Tyson Foods

Vertical integration
8:00 pm
Thu March 27, 2014

Hog farmers split on packer-owned pigs

Jim Knopik used to raise 500 hogs each year in a confinement building on his farm in Fullerton, Neb., but now his family only raises 50 in an open air pen. He downsized as contracting and consolidation became larger parts of the pork industry.
Credit Grant Gerlock/Harvest Public Media

Nebraska hog farmers aren’t seeing eye-to-eye on a proposal that would allow meatpacking companies more control over the state’s hog industry. And farmers all over the country are watching.

Currently, a 1998 state law bans meatpacking companies from owning and raising the hogs they process. But lawmakers have proposed an end to the ban, which would allow for more vertical integration of the hog industry.

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Harvest Public Media story
6:15 am
Mon October 28, 2013

In the Shadows of the Slaughterhouse: Noel, MO Schools build safety net for immigrant children

At the primary school in rural Noel, Mo., teachers and staff function as educators about as often as they do de facto social workers.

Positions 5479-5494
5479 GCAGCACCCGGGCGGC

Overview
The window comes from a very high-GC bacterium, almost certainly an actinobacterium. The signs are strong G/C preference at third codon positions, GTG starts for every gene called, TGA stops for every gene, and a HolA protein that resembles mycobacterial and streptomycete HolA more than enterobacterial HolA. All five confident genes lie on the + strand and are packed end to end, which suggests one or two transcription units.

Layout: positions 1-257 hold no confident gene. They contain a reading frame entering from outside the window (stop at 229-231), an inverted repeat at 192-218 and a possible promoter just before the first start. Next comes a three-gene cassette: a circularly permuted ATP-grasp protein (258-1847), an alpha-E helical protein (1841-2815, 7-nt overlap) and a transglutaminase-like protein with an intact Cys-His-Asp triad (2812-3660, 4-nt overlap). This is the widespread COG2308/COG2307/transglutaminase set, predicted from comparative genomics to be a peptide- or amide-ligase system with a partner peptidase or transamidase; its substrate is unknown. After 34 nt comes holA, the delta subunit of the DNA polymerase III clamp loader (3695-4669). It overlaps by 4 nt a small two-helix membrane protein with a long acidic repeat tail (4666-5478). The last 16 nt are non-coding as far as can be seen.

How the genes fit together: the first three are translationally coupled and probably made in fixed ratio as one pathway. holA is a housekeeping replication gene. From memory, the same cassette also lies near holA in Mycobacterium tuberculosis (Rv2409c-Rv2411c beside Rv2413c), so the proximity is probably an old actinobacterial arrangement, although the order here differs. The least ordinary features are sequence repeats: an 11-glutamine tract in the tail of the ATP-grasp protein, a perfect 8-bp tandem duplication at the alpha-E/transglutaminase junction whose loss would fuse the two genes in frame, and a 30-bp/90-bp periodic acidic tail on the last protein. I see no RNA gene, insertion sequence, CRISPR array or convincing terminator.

Credit Abbie Fentress Swanson/Harvest Public Media

Hear the audio version of Abbie's story

NOEL, MO - It’s almost 9 a.m., and Noel Primary School teacher Erin McPherson is helping a group of Spanish-speaking students complete English language exercises. But it’s tough going.

One student in a bright blue T-shirt – 9-year-old Isac Martinez – has not yet picked up his pencil. He’s clearly sick. When McPherson asks him what’s wrong, Isac’s small voice is barely audible in between coughs. He says he threw up four times last night but did not go to a doctor.

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Harvest Public Media story
8:00 pm
Mon August 12, 2013

Tyson suspends use of controversial cattle feeding drug

Credit oklahomafarmreport.com

Tyson Foods, Inc., announced last week that it will soon suspend purchases of cattle that had been treated with a controversial drug, citing animal welfare concerns.

But many in the industry wonder if the real reason is not about cattle, but rather the battle for sales in other countries, where using drugs for meat production is banned.

“I really do think this is more a marketing ploy from Tyson to raise some awareness so they can garner some export business from our overseas export partners,” said Dan Norcini, an independent commodities broker.

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